bone material, deposited on purple calcified cartilage matrix
What is the pink tissue indicated by arrow?
osteoblast, laying down woven bone on calcified cartilage matrix
What is the cell indicated by arrow? What is it doing?
woven bone
what type of tissue predominates (and is indicated by arrow)
Resting Zone (reserve cartilage zone)
What is the zone indicated by arrow?
Zone of proliferation
What zone is shown in lower left part of slide?
the zone of maturing cartilage where cell size increases and the cells begin to arrange themselves in columns
What zone is shown here?
zone of hypertrophy and calcification in which the chondrocytes grow greatly in size, die, and their surrounding matrix becomes calcified (deeply basophilic)
What zone is shown in the bottom left region?
Metaphyseal (Osteogenic) Zone- where bone tissue is laid down upon spicules of calcified cartilage matrix.
What zone is shown here?
Woven bone with osteoblasts forming edosteum on the right
what is the tissue indicated by the arrow? what is the region to the right?
Periosteum (woven bone to right)
What is the arrow point to? What is to the right?
osteoclast is a large, multinucleated cell with noticeably eosinophilic cytoplasm. Often times, but not apparent in this image, they may be found in a depression in the bone surface known as a resorption bay or Howship's lacunae. The remnants of calcified cartilage matrix seen here are a sure indication that the bone seen in this image if forming by endochondral ossification.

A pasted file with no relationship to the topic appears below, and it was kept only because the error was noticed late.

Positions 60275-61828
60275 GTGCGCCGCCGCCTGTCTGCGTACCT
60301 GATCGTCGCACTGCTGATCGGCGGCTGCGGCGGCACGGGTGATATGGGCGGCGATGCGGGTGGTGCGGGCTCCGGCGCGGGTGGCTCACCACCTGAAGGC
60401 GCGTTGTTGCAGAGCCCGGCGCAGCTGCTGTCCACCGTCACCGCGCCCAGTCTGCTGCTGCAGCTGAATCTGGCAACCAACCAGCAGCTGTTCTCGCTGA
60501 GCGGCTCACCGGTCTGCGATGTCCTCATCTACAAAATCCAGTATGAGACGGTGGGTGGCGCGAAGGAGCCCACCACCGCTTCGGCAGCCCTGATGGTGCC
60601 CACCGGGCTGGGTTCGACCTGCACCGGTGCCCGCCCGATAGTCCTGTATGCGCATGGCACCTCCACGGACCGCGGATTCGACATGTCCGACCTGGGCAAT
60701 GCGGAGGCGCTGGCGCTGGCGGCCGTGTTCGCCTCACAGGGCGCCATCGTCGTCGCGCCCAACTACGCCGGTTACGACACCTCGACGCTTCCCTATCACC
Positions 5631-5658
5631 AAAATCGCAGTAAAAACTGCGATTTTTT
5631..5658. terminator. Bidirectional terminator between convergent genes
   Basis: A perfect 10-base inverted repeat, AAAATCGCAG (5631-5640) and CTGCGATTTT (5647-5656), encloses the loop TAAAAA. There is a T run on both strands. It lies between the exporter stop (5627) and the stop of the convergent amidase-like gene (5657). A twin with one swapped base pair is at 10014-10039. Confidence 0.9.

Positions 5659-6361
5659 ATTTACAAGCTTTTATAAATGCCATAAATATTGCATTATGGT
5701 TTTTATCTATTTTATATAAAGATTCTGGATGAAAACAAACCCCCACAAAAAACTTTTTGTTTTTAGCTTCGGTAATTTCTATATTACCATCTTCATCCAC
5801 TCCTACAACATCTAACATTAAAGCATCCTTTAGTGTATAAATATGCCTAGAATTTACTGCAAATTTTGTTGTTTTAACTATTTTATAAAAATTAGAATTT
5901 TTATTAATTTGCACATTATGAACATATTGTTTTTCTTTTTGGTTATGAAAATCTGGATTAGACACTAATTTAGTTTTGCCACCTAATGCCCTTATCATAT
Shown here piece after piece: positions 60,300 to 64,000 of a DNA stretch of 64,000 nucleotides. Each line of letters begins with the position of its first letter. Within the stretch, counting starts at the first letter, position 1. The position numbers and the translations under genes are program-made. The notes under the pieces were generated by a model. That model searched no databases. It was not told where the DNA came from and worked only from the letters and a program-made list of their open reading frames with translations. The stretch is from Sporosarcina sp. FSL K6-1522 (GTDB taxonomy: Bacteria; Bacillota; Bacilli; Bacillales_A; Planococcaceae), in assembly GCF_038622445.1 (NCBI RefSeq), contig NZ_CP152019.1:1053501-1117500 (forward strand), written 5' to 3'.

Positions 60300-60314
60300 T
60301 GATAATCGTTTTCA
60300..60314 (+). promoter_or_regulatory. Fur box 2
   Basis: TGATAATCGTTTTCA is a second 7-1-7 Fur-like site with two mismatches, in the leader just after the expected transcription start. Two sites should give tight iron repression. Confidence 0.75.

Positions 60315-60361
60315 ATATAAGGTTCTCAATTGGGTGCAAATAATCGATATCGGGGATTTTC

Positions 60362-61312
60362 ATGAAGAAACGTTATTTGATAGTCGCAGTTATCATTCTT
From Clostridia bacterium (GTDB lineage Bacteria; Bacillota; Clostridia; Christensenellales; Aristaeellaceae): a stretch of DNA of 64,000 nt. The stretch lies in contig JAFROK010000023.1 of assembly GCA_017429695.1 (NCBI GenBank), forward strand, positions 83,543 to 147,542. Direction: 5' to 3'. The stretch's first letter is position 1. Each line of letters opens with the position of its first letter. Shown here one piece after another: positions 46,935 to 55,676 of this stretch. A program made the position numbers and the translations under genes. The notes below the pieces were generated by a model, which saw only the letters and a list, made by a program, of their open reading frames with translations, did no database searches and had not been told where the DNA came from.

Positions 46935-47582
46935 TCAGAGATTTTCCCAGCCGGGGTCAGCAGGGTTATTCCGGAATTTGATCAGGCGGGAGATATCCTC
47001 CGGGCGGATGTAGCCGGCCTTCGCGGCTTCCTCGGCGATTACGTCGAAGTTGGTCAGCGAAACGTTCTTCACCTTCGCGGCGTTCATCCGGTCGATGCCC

What type of cell is indicated by the arrow?
2ndary ossificaiton center, developing in the epiphysis- invasion of the epiphyseal cartilage by blood vessels and perivascular connective tissue elements containing osteoprogenitor and other cells is the first step in the development of the secondary ossification center.
What is developing in the circle region? Where is this region located?
endosteum along edge of woven (immature, primary) bone
What is indicated by the arrow?
lammelar (mature, secondary) bone
what is shown in running horiz/diag in this slide
metaphyseal bone, epiphyseal cartilage visible in upper left, epiphyseal bone (NOT SHOWN) would be exterior to that
what tissue predominates in slide? What is the tissue visible in upper left?
epiphyseal bone, epiphyseal cartilage (growth plate), and beginning of transition into developing metaphyseal bone
What are the 3 layers here from top left to bottom right?
the very thin zone of reserve cartilage. When this population of cells is exhausted and replaced by bone tissue, the bone can no longer growth in length at this site. This is known as closure of the epiphysis.
what zone of cartilage is shown here? why is it significant?
marrow within spaces of immature cancellous bone
what is shown in the circular spaces? what are the surrounding structures?
a portion of the zygapophyseal joint between successive vertebra, with the articular surfaces being covered by hyaline cartilage.
the space indicated is part of what?
the resorption cavity as evidence of bone remodeling.
What does this space tell you about the surrounding tissue?
Haversion canal
What is indicated by arrow?
what is the structure demarcated by the circle?
lacunae housing the shrunken remains of osteocytes.
arrow indicates what?
Volksman's Canal- connects Haversion systems
What is this?
lacunae with canaliculi (which in life would contain cellular processes interconnecting neighboring osteocytes, are visualized here as the black 'tentacles' radiating from the lacunar spaces)
What is shown here?